There are a lot of losers in a state budget process like California’s that allocates more than $96 billion. Some are big, like environmentalists who didn’t expect the state to redirect $500 million to the general fund from the new cap-and-trade energy auctions— money that was earmarked for battling climate change.
Other losers are small, if measured by the size of the allocation rather than its impact on those at the receiving end, like adults with physical and mental disabilities who need Medi-Cal funds to attend daycare centers.
Funding for Adult Day Health Care (ADHC), a 30-year-old, cost-effective program, was eliminated in 2011 when the state eviscerated the social safety net to save money. But the state was sued and agreed to keep a replacement program temporarily going as part of a legal settlement.
Democratic Assembly members Mariko Yamada and Bob Blumenfield introduced Assembly Bill 518 in February to restore permanent funding to the program and last month the Assembly unanimously approved it. But Yamada refused to sign off on a Senate Health Committee amendment that would allow more for-profit companies to provide the care and the bill died without a vote this week, according to Dan Walters at the Sacramento Bee, after an “awkward conversation” with Democratic members of the panel.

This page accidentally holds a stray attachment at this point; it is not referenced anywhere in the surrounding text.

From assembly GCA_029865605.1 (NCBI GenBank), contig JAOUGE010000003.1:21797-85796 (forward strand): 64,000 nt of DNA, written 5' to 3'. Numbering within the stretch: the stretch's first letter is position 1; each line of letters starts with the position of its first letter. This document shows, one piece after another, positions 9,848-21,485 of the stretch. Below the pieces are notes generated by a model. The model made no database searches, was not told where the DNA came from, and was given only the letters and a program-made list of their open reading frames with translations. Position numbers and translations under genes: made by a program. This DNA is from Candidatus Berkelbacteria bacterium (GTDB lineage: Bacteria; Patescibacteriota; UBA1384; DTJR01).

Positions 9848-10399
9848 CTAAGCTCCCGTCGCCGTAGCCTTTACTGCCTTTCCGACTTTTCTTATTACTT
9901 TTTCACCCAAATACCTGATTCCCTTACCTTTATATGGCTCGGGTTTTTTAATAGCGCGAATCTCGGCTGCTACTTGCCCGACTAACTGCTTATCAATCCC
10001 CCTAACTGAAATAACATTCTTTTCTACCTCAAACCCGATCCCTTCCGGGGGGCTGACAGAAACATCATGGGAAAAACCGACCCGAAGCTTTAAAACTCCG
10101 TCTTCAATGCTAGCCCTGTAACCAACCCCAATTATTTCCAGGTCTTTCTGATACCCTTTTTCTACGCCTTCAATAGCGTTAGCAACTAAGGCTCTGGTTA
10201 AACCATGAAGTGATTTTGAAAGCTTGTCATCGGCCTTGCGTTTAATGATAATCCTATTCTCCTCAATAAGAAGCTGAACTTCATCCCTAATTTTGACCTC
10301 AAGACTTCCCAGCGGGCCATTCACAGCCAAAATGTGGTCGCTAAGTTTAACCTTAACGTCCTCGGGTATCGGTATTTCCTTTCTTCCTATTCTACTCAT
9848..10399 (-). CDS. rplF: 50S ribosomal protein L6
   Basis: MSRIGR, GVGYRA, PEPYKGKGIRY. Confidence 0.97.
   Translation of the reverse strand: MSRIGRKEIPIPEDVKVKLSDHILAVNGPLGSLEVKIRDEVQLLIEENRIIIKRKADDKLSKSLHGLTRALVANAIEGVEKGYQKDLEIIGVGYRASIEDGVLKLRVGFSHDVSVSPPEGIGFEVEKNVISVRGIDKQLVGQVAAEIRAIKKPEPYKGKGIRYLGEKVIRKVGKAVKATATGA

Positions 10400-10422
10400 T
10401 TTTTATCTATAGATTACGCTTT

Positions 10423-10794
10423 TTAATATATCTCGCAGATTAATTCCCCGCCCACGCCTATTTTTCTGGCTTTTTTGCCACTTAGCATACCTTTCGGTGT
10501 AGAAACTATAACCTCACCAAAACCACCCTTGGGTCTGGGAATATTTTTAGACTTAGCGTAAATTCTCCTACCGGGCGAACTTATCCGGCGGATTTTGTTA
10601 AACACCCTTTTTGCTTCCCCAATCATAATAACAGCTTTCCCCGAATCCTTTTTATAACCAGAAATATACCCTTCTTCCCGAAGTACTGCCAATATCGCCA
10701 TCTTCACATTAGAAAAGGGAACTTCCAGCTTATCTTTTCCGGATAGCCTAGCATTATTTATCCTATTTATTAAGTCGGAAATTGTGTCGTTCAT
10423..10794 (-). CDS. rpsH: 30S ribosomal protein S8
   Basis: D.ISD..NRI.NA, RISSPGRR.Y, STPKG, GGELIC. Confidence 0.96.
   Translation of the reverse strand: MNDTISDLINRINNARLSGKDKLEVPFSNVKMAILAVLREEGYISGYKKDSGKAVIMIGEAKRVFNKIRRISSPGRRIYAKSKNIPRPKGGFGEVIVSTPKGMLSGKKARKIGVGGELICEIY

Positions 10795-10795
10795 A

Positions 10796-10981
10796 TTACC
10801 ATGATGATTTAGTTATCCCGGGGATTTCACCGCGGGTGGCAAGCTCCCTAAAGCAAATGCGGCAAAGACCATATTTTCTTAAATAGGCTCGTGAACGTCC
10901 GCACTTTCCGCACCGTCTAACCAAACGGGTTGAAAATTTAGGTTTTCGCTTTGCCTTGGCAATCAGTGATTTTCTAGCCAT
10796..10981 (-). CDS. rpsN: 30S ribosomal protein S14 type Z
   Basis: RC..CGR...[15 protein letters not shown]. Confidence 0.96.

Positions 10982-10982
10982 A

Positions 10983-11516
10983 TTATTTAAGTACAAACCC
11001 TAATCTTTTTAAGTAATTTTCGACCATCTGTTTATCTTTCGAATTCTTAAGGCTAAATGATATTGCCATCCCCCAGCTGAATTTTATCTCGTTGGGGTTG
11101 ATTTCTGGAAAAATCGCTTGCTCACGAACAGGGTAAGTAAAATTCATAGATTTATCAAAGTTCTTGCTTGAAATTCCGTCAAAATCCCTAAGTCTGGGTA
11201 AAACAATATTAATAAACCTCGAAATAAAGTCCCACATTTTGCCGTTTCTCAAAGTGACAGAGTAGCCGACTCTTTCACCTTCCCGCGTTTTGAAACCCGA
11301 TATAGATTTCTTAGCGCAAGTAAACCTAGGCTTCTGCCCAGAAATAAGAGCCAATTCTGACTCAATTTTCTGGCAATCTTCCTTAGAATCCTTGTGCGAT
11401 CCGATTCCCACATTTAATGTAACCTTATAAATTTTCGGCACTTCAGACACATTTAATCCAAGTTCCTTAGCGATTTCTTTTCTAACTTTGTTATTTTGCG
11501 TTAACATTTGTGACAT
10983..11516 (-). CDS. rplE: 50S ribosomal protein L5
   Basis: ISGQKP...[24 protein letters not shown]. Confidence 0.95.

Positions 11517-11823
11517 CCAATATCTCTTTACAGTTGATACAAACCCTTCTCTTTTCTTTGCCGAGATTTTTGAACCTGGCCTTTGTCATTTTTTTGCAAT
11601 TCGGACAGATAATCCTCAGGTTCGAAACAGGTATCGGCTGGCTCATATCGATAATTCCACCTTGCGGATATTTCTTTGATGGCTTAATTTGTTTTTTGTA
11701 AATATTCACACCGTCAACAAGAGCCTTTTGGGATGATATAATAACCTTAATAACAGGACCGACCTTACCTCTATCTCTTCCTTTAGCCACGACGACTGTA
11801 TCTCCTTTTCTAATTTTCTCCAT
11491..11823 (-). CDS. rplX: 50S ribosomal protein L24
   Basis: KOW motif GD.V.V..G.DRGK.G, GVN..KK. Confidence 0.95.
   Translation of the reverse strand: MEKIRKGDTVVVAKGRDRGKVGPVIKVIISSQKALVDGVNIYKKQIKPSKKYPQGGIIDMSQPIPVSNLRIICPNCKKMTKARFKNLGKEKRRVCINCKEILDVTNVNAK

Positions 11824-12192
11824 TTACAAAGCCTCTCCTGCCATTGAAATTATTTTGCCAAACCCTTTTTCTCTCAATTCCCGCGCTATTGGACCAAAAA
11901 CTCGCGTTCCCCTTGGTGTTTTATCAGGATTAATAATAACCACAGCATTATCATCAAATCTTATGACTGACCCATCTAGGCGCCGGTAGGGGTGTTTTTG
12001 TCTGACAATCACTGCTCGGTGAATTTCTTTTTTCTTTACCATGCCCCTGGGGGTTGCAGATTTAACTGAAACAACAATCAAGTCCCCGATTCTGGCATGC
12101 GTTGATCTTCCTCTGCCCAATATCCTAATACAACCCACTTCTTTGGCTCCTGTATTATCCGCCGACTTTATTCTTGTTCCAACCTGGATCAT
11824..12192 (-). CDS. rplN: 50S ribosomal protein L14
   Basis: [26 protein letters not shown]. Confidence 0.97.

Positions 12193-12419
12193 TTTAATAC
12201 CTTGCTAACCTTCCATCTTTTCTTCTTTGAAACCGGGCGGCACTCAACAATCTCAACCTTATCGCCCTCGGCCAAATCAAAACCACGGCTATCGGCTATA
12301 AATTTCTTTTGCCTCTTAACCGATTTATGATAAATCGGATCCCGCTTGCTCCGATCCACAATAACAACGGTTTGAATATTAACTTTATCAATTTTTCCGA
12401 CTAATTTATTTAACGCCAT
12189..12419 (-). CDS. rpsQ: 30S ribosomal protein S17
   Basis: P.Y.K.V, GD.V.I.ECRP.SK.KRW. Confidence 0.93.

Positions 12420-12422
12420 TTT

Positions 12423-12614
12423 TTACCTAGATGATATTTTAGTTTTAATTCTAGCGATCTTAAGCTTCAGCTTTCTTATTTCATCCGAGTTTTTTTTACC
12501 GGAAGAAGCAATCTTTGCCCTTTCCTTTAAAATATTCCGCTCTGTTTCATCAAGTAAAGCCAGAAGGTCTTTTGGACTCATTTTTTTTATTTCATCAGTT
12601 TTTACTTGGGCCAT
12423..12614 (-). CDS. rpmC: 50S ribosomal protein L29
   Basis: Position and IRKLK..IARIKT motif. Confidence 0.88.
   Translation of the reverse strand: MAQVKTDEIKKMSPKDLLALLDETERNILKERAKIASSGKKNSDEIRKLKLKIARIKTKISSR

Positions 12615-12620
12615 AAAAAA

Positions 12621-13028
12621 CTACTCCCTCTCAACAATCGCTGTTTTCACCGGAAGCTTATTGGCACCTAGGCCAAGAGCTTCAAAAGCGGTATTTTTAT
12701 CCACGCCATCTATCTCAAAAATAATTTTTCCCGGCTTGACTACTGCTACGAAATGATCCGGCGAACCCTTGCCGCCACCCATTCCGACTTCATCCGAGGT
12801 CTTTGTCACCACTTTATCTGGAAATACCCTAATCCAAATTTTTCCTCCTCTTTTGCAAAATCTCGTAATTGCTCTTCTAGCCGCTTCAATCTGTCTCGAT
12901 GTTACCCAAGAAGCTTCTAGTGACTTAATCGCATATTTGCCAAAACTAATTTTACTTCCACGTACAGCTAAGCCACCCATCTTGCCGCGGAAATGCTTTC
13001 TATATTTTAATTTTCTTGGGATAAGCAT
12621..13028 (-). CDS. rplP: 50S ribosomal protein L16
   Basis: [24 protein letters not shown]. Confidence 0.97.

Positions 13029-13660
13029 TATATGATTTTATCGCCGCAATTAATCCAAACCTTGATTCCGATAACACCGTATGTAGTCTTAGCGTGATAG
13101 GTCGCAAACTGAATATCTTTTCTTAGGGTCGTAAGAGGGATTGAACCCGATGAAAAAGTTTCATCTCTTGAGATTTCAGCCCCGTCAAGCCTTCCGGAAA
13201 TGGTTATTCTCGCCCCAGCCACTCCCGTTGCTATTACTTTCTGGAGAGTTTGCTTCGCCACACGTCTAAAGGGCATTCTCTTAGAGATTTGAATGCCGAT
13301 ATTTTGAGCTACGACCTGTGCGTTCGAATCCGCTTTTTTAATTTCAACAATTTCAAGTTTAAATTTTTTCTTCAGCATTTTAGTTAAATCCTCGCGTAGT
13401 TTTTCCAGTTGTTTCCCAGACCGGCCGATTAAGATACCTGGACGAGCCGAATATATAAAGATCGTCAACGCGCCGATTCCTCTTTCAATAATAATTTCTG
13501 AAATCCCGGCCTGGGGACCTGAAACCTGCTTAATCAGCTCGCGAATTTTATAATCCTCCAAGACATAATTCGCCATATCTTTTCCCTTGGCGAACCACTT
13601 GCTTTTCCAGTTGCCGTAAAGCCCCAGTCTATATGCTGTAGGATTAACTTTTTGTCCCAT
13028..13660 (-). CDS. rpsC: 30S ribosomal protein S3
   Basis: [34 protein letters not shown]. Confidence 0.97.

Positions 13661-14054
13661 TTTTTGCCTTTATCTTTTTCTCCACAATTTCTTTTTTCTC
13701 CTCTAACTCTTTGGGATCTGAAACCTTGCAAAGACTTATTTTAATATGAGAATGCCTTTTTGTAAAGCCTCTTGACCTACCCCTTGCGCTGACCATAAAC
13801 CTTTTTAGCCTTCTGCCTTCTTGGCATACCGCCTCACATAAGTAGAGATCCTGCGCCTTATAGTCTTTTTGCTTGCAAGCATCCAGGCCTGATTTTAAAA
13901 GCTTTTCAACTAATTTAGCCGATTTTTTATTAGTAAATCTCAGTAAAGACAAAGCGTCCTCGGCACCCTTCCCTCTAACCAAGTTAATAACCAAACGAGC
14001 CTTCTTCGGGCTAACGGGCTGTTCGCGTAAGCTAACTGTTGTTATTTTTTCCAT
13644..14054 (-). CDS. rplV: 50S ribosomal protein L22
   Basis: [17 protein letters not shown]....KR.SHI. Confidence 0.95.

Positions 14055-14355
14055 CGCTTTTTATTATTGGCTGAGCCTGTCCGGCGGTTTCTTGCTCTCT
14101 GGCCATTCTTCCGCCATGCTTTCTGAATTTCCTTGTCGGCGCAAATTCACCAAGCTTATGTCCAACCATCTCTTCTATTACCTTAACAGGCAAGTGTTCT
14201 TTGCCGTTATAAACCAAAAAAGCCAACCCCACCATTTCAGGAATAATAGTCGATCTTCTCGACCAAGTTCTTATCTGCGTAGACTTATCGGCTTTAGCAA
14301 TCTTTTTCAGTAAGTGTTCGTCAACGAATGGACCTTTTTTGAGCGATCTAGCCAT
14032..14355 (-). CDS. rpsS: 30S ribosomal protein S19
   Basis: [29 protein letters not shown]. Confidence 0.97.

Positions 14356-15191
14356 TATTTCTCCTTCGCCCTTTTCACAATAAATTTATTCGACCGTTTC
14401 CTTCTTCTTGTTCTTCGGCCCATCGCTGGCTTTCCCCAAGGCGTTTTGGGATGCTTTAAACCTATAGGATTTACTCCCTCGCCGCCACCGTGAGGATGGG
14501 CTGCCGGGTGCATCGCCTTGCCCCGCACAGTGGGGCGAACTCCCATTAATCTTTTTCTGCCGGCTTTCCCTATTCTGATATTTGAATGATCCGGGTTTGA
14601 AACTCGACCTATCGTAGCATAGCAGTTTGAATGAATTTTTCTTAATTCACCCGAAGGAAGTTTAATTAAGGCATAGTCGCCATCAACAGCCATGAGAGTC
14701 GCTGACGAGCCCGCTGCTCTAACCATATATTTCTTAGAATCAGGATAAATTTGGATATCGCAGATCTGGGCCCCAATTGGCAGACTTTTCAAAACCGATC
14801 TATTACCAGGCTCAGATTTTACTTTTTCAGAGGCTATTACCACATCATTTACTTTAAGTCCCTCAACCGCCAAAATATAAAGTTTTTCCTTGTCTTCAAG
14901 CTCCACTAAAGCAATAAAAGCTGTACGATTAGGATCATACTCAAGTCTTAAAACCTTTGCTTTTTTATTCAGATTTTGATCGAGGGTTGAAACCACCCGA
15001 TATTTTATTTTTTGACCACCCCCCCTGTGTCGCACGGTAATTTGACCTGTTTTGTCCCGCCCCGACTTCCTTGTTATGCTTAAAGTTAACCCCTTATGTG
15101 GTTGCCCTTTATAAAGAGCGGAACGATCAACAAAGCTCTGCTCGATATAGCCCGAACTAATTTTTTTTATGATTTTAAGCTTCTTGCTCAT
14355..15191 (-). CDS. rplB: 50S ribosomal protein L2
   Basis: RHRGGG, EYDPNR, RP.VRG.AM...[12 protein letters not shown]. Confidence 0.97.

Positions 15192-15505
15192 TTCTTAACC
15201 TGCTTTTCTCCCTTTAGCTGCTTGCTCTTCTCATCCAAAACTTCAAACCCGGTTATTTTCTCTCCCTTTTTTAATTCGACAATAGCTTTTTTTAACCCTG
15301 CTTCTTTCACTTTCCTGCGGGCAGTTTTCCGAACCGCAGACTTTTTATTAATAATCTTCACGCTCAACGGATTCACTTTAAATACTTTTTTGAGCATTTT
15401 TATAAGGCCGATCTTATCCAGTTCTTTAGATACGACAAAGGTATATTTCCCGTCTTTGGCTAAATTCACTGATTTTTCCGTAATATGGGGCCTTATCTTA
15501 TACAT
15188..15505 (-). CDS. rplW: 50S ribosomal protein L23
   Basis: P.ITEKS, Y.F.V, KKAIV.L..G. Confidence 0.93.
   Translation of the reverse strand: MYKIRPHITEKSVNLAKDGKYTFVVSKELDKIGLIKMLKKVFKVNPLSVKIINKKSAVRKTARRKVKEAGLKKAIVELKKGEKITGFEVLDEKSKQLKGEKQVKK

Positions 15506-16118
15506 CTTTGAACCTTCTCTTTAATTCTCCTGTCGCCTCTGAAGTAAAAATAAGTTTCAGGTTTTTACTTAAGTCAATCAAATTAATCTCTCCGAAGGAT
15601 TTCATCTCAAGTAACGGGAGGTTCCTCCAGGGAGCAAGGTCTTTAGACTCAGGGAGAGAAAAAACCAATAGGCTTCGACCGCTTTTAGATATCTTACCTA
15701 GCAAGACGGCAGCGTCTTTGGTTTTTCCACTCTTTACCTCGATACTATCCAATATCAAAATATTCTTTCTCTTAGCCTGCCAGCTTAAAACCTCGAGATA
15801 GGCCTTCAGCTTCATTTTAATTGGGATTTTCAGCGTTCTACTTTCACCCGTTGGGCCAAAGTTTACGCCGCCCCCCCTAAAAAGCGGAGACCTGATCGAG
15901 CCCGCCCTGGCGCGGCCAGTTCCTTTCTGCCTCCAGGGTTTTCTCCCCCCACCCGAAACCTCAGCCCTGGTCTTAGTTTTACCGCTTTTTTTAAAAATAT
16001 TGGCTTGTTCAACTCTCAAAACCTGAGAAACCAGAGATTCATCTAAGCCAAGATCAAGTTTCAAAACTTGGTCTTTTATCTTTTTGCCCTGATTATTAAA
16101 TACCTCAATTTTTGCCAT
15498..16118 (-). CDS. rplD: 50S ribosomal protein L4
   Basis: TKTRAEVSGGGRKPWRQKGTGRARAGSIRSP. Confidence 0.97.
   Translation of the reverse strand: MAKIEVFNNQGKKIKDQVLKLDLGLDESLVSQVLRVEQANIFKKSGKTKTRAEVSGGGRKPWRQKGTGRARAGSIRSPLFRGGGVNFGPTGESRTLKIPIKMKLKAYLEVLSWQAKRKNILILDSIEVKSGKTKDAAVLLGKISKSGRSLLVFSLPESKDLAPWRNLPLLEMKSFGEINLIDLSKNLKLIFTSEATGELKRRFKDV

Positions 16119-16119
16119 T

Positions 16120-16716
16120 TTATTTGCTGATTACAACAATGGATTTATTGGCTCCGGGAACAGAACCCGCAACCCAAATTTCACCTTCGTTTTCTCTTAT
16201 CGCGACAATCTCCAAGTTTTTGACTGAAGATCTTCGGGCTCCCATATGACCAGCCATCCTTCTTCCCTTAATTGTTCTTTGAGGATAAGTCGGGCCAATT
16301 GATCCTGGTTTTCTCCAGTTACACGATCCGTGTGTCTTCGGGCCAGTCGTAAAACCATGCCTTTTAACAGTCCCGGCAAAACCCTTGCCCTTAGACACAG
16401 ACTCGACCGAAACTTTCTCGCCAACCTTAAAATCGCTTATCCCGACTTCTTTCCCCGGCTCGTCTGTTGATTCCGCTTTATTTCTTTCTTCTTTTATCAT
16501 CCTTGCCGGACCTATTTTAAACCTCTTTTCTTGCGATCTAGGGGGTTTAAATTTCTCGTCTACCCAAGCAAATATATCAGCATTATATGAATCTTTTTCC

When the state settled the class-action lawsuit, Esther Darling, et al. v. Toby Douglas, et al., two years ago, it agreed to replace ADHC with a new program, Community-Based Adult Services (CBAS) that would operate until June 2014. AB 518 would have made the program permanent and provided funding for the 32,000 of the former 40,000 ADHC beneficiaries who remained eligible for assistance.
Participation of for-profit organizations in CBAS had been an issue since before the bill was introduced. Last December, California’s Department of Aging announced the Department of Health Care Services would not implement restrictions on for-profits until January 1, 2014. As of May, 62 of the CBAS centers were non-profits and 183 were for-profit.
Staff analysis of the bill indicated that amendments in support of for-profit participation were expected. When they surfaced, the reception from Yamada was chilly. Walters said Yamada had a philosophical objection to someone “making a profit off the public dollar.”